Read an Excerpt
EXCERPT, from Chapter I: The Difficulties of Starting An Expedition:
"Everything seems so easy and straightforward when you are young and a born optimist, and when your mind is filled with exciting plans which you will risk much-no, everything, to carry out.
Naturally, in your youthful arrogance you imagine that you are being thoroughly realistic and practical and have carefully considered all the difficulties which could obstruct the road to your goal. One way or another these difficulties become so small or-in imagination-so easy to overcome, the elements of uncertainty so unimportant, that the impetuous course of your thoughts towards the great goal is not impeded by anything so humdrum as the possibility of encountering obstacles. They, of course, can easily be dealt with when they come, if they ever do.
So it was in 1905 with my plans to find the unknown land which theoretically existed in the ice far to the north of Alaska.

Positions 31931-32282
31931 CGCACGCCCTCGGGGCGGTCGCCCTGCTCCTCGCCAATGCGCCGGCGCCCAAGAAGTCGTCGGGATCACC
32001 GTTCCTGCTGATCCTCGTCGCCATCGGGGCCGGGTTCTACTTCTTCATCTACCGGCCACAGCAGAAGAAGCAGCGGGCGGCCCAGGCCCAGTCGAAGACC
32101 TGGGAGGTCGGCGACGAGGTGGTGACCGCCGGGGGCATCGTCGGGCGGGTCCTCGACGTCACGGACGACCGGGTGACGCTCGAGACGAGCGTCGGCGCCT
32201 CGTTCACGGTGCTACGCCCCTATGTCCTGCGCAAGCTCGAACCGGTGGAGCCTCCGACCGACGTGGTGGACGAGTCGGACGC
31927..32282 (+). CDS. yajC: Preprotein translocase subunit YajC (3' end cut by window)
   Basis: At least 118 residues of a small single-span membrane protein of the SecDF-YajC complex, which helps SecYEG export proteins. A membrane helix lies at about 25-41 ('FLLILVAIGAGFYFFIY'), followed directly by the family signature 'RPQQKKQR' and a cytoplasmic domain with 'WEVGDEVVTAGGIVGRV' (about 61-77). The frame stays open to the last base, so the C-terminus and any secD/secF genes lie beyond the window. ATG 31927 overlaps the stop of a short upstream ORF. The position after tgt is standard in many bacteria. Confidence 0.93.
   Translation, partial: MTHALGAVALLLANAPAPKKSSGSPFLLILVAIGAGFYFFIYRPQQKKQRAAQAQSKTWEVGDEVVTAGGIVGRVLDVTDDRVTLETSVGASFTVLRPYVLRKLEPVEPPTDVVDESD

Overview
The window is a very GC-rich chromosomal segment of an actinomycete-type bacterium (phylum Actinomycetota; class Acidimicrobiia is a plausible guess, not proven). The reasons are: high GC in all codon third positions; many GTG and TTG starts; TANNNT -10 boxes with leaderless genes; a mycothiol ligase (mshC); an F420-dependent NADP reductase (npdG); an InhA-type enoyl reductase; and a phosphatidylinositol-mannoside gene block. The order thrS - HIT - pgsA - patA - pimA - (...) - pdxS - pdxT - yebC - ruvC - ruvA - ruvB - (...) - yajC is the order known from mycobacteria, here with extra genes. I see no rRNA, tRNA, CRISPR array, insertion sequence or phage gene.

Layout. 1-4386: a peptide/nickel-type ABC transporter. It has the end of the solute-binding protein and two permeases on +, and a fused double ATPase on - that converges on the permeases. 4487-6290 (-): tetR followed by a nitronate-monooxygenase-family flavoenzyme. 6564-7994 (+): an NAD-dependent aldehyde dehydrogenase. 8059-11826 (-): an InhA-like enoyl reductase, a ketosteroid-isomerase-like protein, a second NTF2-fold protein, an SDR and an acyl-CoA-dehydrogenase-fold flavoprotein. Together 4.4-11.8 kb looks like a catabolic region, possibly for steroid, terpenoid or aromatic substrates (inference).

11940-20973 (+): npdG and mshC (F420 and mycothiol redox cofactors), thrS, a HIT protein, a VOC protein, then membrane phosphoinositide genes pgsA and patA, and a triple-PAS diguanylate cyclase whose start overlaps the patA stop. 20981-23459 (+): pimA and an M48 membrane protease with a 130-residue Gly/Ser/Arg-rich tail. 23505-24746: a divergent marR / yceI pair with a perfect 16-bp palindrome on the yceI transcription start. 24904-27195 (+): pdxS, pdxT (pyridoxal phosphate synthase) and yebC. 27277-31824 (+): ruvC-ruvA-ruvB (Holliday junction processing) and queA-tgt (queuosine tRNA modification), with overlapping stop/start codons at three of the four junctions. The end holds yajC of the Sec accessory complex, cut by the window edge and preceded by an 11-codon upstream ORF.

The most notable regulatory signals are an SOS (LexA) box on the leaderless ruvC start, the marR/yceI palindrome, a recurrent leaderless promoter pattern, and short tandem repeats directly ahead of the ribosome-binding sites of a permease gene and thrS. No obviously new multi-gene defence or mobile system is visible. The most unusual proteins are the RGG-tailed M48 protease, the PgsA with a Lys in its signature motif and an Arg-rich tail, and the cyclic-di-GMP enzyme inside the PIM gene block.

The first and greatest unknown was of course the question whether this land I had never seen even existed. Time after time I went through all the arguments advanced, all the alleged proofs of the existence of that unknown land, and to me they seemed most plausible. In my opinion there were really no grounds for doubting that the land was there in the Arctic Ocean-quite the contrary. The land must be there, since two ships' crews have definitely stated that they had seen distant mountains rising high above the great masses of ice of the Beaufort Sea, far north of Camden Bay.
But all the same there was a tiny doubt. Could you put any reliance in a report of this kind coming from whalers, people who have had so many strange experiences on the high seas and related so many strange occurences, that even sailors themselves sometimes doubt their veracity? And they were the source here. "